Michael Deans, Assistant Professor and Director of Research, Otolaryngology, University of Utah will be delivering a seminar on Fat3 – An Unusual Cadherin Regulating Retinal Lamination and Stratification on Thursday, July 2nd 24th at Noon in the the Moran Eye Center auditorium.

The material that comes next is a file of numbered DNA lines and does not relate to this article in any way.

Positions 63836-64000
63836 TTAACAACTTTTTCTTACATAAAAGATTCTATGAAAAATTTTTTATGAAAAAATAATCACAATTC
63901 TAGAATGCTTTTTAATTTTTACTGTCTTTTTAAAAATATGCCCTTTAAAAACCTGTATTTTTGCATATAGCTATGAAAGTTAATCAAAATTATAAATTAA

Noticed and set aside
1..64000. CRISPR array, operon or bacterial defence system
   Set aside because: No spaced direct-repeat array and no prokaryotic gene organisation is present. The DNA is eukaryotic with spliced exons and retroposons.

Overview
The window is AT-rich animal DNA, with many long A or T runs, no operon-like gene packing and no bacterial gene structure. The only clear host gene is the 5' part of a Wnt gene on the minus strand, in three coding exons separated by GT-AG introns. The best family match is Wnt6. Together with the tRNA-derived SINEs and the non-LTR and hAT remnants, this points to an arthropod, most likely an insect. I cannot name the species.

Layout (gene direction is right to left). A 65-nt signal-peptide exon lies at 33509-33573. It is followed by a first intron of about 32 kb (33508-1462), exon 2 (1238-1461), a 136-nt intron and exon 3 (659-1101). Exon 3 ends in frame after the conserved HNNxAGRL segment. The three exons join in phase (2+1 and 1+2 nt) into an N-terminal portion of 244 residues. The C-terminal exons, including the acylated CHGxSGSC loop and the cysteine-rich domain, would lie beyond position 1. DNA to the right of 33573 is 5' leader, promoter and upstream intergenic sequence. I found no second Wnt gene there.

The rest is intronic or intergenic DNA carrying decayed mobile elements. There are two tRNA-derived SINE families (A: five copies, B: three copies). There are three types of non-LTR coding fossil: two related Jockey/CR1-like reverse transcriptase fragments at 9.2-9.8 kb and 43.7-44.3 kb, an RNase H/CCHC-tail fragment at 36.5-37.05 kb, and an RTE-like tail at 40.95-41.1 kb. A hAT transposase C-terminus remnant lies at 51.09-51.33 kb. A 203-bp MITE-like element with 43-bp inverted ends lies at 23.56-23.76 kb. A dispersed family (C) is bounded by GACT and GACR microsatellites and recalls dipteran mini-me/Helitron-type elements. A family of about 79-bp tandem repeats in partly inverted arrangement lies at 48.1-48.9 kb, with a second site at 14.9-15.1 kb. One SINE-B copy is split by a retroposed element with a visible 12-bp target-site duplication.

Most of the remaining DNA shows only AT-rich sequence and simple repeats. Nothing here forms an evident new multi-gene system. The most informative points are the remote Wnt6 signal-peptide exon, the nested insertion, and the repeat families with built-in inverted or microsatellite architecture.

Abstract: Neurons receive signals through dendrites that vary widely in number and organization, ranging from one primary dendrite to multiple complex dendritic trees. For example, retinal amacrine cells project primary dendrites into discrete strata of the inner plexiform layer and only rarely extend processes into other retinal layers. We have shown that the atypical cadherin Fat3 ensures that ACs develop this unipolar morphology. AC precursors are initially multipolar, but lose neurites as they migrate through the neuroblastic layer. In fat3 mutants, pruning is unreliable and ACs elaborate two dendritic trees: one within the IPL and a second projecting away from the IPL that stratifies to form an additional synaptic layer. More recently we have found that Fat3 is regulated by RNA processing and that one alternatively spliced isoform binds to the Kinesin subunit Kif5b. One exciting hypothesis that we are currently testing is that Kinesin trafficking regulates Fat3 subcellular distribution, thereby mediating Fat3-dependent dendrite formation.